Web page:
"Looks like you got about seventy bushels there."
Ethan let his smile widen. Some might have said there was a hint of the pirate in the look. Ethan wouldn't have been insulted, but he'd have been surprised. "Closer to ninety, I'd say." He knew the market price, to the penny, but understood they would, as always, negotiate. He took out his negotiating cigar, lit it and got to work.
the first fat drops of rain began to fall as Ethan motored toward home. He figured he'd gotten a fair price for his crabs—his eighty-seven bushels of crabs. If the rest of the summer was as good, he was going to consider dropping another hundred pots next year, maybe hiring on a part-time crew.
Oystering wasn't what it had been on the Bay, not since parasites had killed off so many. That made the winters hard. A few good crabbing seasons were what he needed to dump the lion's share of the profits into the new business—and to help pay the lawyer's fee. His mouth tightened at that thought as he rode out the swells toward home.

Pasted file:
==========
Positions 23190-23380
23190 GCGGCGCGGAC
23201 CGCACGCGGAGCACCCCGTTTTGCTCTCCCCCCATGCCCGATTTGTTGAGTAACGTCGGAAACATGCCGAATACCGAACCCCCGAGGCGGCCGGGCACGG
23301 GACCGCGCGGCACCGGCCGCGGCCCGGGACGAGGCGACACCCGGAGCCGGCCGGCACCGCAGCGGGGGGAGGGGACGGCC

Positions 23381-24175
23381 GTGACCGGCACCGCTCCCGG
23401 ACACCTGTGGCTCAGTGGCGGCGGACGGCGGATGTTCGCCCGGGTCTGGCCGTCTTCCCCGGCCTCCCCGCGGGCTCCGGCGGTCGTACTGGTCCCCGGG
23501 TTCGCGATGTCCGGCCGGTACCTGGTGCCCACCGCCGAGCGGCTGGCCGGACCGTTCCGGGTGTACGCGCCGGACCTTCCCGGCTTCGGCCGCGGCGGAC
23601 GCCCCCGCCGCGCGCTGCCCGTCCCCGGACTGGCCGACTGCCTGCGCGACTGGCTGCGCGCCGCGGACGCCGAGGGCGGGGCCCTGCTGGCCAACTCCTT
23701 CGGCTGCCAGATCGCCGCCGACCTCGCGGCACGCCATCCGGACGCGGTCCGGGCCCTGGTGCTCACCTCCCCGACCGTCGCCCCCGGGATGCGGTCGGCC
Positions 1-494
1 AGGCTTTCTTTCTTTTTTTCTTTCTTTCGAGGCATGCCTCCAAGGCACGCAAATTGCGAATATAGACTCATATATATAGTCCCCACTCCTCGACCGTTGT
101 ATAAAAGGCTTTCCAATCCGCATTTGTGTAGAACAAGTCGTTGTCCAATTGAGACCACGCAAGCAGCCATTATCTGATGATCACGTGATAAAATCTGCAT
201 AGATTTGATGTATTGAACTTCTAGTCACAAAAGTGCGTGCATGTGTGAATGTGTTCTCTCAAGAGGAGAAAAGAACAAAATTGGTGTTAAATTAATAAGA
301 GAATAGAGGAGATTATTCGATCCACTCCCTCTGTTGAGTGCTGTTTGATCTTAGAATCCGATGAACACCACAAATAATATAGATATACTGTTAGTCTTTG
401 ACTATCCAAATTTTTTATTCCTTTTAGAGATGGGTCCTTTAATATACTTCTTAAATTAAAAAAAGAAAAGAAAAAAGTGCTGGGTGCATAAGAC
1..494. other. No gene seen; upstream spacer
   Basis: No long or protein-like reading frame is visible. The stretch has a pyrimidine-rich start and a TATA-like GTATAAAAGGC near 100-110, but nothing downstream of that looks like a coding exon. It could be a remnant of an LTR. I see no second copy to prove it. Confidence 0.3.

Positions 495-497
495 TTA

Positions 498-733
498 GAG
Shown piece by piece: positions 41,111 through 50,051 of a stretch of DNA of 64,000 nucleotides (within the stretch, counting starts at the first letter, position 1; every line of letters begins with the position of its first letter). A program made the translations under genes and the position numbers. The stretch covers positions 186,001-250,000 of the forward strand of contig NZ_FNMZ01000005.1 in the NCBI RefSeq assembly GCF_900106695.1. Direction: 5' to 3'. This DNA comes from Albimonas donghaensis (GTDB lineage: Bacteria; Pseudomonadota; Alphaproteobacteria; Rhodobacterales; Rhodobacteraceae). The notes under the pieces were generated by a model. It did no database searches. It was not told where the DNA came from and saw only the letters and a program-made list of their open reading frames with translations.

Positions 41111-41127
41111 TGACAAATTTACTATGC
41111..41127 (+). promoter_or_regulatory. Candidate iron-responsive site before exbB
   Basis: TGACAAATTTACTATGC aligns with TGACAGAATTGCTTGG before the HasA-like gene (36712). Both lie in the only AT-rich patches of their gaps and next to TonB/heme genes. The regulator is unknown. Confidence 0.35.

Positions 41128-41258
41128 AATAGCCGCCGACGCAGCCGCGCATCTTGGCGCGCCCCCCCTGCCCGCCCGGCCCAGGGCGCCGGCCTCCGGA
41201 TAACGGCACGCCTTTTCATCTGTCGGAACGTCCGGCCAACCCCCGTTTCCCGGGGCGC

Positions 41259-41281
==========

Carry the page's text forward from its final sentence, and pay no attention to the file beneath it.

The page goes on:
They shouldn't need a damn lawyer. They shouldn't have to pay some slick, suited talker to clear their father's good name. It wouldn't stop the whispers around town anyway. Those would only stop when people found some thing juicier to chew on than Ray Quinn's life and death.
And the boy, Ethan mused, staring out over the water that trembled under the steady pelting of rain. There were some who liked to whisper about the boy who looked back at them with Ray Quinn's dark-blue eyes.
He didn't mind for himself. As far as Ethan was concerned they could wag their tongues about him until they fell out of their flapping mouths. But he minded, deeply, that anyone would speak a dark word about the man he'd loved with every beat of his heart.
So he would work his fingers numb to pay the lawyer. And he would do whatever it took to guard the child.